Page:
Picture of DIY Solar USB Charger - Altoids

I've been reading a bunch of blogs this fine Earth Day morning and have noticed that most of them are posting little write ups about green solar powered USB gadget chargers. They're all quite nice, but also quite expensive. I don't think I've seen any for less than $60, and I've not seen one that really suits my style.

Instructables has quite a few guides on how to make Solar USB Chargers, including the very well done guide on how to combine a Lady Ada Minty Boost circuit with a solar + lithium ion battery. Great, but a bit expensive to make and not a very simple project for the weekend DIY person.

Well luckily for us I know how to make one for under $20 that is better in nearly every way and also completely fits into an Altoids Tin. Covert style.

*** Update: I've since retired this kit. It's not held up over time very well. I've done an updated version called Solar USB Kit 2.0 and a more rugged version called Lithium Heavy Duty 2.0. If you're looking for something pre made, especially for camping or emergencies, you should try out one of our Folding USB Solar Cells. They're inexpensive and much much more powerful than what you'll find here.

Step 1: What You Need

Picture of What You Need

USB Charging Circuit
Solar Panel 4V or greater
AA Battery Holder
AA Rechargeable Batteries
1N914 Diode
Altoid Tin (or whatever)

Soldering Iron
Tin Snips
Melt Glue Gun and Glue

Cost is less than $30. I can make one for under $10 when I buy parts in bulk. I have a kit available at my website BrownDogGadgets.com which has everything you need to make this project. Also, if you're lazy, I do sell made versions in a variety of tin styles.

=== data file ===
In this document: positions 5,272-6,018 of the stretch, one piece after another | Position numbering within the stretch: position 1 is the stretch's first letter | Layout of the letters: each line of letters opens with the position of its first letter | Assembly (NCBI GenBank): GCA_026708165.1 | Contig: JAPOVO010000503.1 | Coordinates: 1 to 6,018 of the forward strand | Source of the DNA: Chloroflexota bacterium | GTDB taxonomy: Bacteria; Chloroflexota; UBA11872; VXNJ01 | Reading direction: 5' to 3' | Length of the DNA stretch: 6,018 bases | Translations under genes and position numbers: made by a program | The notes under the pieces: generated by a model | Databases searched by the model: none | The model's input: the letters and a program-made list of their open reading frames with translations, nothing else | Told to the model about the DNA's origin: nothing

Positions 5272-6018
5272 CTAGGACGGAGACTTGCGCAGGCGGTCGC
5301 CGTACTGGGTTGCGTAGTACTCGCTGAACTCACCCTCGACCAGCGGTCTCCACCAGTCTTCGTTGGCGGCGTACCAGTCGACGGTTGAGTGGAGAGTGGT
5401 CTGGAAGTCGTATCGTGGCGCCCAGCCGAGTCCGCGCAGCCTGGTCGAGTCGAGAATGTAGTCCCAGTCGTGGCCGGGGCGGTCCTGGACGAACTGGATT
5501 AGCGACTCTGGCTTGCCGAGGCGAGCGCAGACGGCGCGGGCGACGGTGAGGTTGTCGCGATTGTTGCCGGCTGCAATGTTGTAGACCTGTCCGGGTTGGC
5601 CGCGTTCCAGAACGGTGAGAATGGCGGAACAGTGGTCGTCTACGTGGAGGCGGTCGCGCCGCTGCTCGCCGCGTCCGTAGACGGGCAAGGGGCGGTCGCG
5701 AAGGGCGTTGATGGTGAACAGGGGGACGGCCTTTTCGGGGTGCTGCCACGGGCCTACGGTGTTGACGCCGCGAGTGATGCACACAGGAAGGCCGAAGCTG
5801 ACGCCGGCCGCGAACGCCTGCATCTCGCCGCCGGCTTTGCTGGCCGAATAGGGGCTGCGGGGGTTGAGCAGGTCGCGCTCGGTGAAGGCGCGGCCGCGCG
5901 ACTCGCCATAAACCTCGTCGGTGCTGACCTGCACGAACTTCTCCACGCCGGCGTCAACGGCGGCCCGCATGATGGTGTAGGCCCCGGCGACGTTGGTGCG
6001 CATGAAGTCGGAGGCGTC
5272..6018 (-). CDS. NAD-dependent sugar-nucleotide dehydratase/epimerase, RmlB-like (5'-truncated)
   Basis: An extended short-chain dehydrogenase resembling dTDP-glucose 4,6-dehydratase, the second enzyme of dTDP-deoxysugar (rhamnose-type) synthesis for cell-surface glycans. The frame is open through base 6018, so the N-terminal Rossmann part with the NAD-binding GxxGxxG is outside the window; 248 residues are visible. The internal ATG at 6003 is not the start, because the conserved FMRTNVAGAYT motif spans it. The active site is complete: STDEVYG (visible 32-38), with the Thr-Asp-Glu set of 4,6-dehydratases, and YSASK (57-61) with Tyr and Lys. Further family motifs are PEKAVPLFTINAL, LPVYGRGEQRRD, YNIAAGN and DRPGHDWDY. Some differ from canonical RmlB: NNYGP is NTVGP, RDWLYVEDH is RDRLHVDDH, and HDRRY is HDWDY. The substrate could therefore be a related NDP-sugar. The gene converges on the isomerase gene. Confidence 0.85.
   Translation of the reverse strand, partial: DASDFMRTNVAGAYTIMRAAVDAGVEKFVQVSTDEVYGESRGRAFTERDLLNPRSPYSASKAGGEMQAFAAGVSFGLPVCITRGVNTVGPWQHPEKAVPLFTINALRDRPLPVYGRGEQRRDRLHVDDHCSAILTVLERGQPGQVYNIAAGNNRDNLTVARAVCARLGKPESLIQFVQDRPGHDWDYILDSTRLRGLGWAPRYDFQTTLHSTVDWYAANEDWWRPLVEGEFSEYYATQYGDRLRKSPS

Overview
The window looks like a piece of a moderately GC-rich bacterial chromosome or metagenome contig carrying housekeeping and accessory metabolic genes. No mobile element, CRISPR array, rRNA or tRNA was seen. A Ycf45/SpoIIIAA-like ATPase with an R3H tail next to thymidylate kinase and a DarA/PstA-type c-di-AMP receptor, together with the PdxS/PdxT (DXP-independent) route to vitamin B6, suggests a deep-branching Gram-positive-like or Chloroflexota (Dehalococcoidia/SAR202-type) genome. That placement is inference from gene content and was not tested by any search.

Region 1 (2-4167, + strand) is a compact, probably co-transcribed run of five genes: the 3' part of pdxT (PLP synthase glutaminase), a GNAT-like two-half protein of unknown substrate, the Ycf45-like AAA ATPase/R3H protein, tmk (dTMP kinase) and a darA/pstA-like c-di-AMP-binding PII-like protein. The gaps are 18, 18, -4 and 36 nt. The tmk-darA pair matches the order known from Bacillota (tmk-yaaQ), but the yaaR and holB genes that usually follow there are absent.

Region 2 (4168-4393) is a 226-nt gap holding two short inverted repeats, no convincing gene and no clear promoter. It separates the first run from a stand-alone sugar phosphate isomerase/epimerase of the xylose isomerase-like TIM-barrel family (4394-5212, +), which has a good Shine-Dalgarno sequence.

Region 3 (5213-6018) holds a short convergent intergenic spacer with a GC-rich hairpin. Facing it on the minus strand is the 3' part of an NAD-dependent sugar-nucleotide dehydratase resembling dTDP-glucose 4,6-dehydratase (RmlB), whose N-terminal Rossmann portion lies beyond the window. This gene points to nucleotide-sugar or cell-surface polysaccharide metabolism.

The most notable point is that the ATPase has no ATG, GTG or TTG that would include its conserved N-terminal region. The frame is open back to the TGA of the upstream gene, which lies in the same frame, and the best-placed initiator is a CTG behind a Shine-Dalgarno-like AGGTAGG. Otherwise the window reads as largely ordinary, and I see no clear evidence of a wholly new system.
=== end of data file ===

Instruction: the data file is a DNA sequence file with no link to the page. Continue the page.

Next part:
« Previous41-80 of 360Next »

Nope, thats a STEP DOWN converter which drops the voltage, you need a STEP UP converter to boost the voltage high.

You COULD use it, but you'd need a super super super large solar panel to do so.

Could I use energizer rechargeable batteries they are 1400 mAh
spatuladle4 months ago

Awesome Instructable! I was wondering if this usb charger would work for this project. Please respond as soon as possible. Thanks!


Ok thanks. I will probably try it since I already have it but if it does not work I will probably buy yours. The website I bought it on I says that output current is 500ma. Also what does mA stand for?

JoshuaZimmerman (author)  spatuladle4 months ago

Yes and no. Yes, it can work. No, it probably won't. In my experiences those board put out too little amperage for most phones (these days) to charge with. Newer phones need AT LEAST 500ma to charge off of, and I think those boards do something around 300mA. My iPhone charges off the circuit I use but it won't charge off one of those boards. Shoot, giant Galaxy Phones want around 1A of power to charge off of and often have issues with the circuit I use. (And to get 1A you're better off with Lithium Batteries.)

I saw the exact same project on Kipkay's channel on YouTube.

Guess who he stole the idea from? Kipkay is notorious for poaching other people's projects off of many a DIY site.

My proof of such poaching? Well... I did post this project TWO FULL YEARS before he posted his video.

JeromeC35 months ago
Hi dude ima buy from ur store, cause im doing a charger for sci fair
Psych.5 months ago

Do you have a schematic I can use?

waterlubber6 months ago

I have a few questions:

-Does your step-up voltage device have a power draw when nothing is plugged in;

- How much voltage/amperage do I need to occasionally top off my phone;